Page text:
Sarah Herman on crafting words and shaping brands
Sarah Herman is a freelance copywriter and brand strategist with cross-sector experience in brand development, content marketing, and publishing. Collaborating with agencies, she’s created work for global giants, including Netflix and Samsung, as well as Norfolk favourites, like Bread Source and Holkham. She’s also written over 30 books on subjects ranging from LEGO and unsolved crimes to Facebook and feminism. Here she talks about getting under a brand’s skin, developing a brand voice, and her tips for writing engaging copy.
How do you approach the process of understanding a client’s brand and target audience?
Depending on the size and complexity of an organisation, and whether it’s a new brand or an established business, this can vary slightly. But typically, I talk to core stakeholders – from senior leadership to junior team members as well as partners and customers. These conversations take the form of semi-structured interviews so key topics are covered and people can fully express their thoughts and ideas.
For premises-based businesses, like visitor attractions, shops, or restaurants, I carry out site visits to experience the offering first-hand. I’ll also take a good look at competitors to understand where a business fits in the market.
My process doesn’t involve any formal audience research, but often businesses will have engaged experts to undertake this already and provide me with their findings.
How do you adapt your tone of voice to suit the unique characteristics of each industry or audience?
Ideally, I will be involved from the start, helping to define and develop a brand’s personality and voice. It’s useful to focus on a few core personality traits that make a business stand out, for example, ‘outrageous’ or ‘whimsical’, over those that could be said of many brands, like ‘warm’ or ‘friendly’. Your brand’s personality, and the brand voice that stems from it, should be a reflection of your values, so sometimes it helps to align each personality trait with these.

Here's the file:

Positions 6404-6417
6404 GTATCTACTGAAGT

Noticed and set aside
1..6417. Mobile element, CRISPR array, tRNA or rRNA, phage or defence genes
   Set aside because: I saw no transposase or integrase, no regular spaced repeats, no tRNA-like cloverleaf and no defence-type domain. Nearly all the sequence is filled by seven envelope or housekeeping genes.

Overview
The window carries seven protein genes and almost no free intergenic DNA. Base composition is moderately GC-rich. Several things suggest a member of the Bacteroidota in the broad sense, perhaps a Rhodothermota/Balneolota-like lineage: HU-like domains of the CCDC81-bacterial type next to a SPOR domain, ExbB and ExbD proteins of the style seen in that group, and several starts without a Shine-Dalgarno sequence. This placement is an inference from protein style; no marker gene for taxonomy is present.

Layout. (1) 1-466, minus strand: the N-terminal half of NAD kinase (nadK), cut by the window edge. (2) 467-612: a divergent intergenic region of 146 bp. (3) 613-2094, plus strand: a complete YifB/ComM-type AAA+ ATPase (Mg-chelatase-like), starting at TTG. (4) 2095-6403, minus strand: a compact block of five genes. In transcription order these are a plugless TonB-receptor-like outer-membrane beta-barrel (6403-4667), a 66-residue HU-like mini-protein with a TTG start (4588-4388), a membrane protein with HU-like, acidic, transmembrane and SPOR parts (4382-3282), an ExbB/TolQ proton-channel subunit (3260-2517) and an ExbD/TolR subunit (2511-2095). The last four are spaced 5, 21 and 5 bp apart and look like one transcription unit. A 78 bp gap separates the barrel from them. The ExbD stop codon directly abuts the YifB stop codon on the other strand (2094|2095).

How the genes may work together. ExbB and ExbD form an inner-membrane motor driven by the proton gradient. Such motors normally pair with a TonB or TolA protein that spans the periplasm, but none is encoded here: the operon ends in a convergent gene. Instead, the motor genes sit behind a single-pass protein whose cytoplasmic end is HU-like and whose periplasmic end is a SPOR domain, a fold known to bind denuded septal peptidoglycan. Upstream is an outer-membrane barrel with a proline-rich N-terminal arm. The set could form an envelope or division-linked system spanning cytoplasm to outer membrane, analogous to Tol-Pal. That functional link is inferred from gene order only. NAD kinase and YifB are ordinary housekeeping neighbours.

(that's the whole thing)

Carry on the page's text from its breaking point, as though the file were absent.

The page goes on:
Writing in a brand voice takes practice. The more you work with a brand, the more you understand what is (and what isn’t) something it would say. At first, it can involve a bit of trial and error to find the right balance. Most businesses want their communications to be clear and consistent, but there’s lots of room for variation within that. It’s important to find places where a brand’s voice can shine through – from headlines to UX copy.
If I’ve been hired strictly as a copywriter or content writer, I always ask for the brand guidelines so I can follow those – but you’d be surprised how many established organisations don’t have these for their brand voice.
How do you ensure that your copy is engaging and persuasive whilst maintaining a clear and consistent brand voice?
First, putting yourself in your audience’s shoes is essential – just because something floats your boat, it might not make sense to the people who matter most.
Second, I like to brain dump at the beginning of a piece of writing to shake out all the good (and not so good ideas). This makes the most engaging options much more obvious.
And third, editing! I started my career in publishing, so I’ve always been very happy to cut things back to the bare minimum and kill my darlings. Taking a break and returning to my work with fresher eyes makes it easier to spot inconsistencies, repetition, unnecessary gumph, and anything that doesn’t sound on-brand.
What are your favourite resources and tools for staying updated on industry trends and best copywriting practices?
I’m a big fan of Dan Nelken and Vicki Ross, who both create and share loads of useful resources on LinkedIn. I’m also a member of ProCopywriters – the UK’s largest membership organisation for commercial writers. It regularly sends out useful links to members’ blogs, runs webinar training sessions, and hosts an annual conference. More locally, Brandland runs some interesting branding-focused events in Norwich.
Find out more at sarahherman.co.uk